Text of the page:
A Catholic bishop in the Central African Republic (CAR) has given refuge to 2,000 Muslims who fear attacks by Christian militias.
In an interview with the BBC, Juan José Aguirre Munoz said the refugees are afraid to leave the seminary’s compound in Bangassou, a city in the country’s south-east region.
He said: “This is because they risk death from anti-Balaka militias. They sought refuge in May this year after fighting erupted.
“Nearby, there are anti-Balaka militias who prevent them from going out to search for food, water or firewood. So they are completely confined inside the seminary. They would risk death if they venture out.”
CAR has been plagued by sectarian violence since 2013 when the mainly Muslim Seleka rebels seized power. They were then accused of killing non-Muslim, mainly Christian civilians.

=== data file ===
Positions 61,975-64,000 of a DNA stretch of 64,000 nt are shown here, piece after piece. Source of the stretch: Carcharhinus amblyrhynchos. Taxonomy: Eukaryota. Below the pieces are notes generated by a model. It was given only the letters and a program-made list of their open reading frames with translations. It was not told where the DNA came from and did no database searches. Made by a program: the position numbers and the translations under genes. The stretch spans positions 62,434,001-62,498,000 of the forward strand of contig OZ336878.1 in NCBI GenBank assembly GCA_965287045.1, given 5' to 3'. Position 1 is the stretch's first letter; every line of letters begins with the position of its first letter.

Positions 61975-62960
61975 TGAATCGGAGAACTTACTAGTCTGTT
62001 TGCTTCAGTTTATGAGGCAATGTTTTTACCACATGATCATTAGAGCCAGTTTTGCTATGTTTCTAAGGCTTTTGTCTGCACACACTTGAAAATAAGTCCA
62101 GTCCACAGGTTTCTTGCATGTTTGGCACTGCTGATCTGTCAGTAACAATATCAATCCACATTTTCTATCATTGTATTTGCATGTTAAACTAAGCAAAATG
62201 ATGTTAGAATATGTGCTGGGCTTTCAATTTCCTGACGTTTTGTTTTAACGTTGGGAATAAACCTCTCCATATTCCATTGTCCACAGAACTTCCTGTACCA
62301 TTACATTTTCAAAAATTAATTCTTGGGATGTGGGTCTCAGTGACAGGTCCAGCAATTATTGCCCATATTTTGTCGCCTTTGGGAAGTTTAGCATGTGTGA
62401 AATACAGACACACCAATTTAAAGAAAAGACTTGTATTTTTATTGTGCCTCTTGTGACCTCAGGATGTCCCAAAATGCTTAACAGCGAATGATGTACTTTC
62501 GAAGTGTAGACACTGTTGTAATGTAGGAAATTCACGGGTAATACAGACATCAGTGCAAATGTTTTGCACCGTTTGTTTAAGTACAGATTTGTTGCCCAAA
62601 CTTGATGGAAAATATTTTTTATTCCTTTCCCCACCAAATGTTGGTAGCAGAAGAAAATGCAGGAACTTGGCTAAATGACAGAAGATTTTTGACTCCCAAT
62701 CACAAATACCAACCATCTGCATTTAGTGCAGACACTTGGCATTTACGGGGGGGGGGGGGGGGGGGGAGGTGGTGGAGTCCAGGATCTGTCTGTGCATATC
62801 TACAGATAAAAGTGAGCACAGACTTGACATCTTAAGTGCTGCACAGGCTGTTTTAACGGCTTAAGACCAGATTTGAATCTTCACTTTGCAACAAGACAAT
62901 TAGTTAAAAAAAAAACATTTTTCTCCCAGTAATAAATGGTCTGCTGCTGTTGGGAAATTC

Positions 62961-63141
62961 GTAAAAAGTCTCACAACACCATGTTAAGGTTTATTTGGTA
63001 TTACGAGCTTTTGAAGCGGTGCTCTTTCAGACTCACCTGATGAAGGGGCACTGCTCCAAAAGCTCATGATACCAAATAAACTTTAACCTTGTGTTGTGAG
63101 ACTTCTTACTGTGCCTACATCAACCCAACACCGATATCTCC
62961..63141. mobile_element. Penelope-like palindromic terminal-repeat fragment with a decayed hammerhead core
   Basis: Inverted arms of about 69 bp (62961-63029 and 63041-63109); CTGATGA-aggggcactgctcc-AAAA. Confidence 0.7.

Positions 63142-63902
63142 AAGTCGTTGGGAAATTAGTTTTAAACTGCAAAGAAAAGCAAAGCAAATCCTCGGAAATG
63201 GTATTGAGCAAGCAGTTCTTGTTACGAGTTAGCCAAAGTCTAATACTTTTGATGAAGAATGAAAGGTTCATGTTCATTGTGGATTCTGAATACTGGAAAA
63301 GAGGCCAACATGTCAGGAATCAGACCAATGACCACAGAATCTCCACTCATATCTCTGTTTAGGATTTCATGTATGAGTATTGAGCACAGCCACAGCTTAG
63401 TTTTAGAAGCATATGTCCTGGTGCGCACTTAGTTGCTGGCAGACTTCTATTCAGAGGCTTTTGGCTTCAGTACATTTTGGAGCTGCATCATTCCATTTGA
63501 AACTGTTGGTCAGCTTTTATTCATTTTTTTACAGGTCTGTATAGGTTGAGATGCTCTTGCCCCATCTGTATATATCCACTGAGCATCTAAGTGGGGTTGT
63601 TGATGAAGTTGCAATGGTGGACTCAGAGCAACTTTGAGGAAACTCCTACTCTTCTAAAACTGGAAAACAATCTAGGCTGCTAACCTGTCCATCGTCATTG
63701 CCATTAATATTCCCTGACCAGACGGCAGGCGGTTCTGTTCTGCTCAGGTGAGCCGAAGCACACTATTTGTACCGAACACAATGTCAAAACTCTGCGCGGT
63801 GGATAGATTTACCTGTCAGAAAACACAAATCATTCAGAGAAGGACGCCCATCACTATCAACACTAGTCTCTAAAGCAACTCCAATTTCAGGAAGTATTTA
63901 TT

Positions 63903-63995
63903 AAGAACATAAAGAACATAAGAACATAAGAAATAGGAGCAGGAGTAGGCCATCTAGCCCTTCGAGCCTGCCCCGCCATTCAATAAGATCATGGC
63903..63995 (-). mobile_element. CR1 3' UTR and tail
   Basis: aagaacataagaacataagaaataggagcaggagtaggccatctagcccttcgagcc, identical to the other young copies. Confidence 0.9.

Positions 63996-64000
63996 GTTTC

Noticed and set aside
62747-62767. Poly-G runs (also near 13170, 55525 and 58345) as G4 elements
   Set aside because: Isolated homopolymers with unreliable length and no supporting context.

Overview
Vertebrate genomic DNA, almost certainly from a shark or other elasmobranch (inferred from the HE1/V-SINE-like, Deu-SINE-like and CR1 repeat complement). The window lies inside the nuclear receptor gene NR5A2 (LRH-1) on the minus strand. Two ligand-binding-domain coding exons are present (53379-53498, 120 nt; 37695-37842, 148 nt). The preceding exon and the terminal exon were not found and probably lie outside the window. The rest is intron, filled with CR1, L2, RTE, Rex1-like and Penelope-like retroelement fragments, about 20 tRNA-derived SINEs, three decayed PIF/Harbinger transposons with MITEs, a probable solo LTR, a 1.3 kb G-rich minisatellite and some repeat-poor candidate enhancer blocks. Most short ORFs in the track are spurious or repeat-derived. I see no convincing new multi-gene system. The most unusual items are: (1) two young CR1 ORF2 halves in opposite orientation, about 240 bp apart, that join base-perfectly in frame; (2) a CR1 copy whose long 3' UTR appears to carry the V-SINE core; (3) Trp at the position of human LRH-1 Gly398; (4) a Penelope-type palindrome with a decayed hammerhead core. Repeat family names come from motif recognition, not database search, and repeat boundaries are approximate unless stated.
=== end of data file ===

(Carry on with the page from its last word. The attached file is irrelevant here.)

The anti-balaka groups were then formed but have also been accused of atrocities.
According to the UN, thousands of Muslims have been killed and at least a million people have been displaced in CAR since 2013.
The church was previously attacked by both anti-Balaka and Seleka militias, after it declared its determination to protect vulnerable people from both sides.
Last week, the UN’s humanitarian chief has warned of a new genocide against CAR’s Muslim population.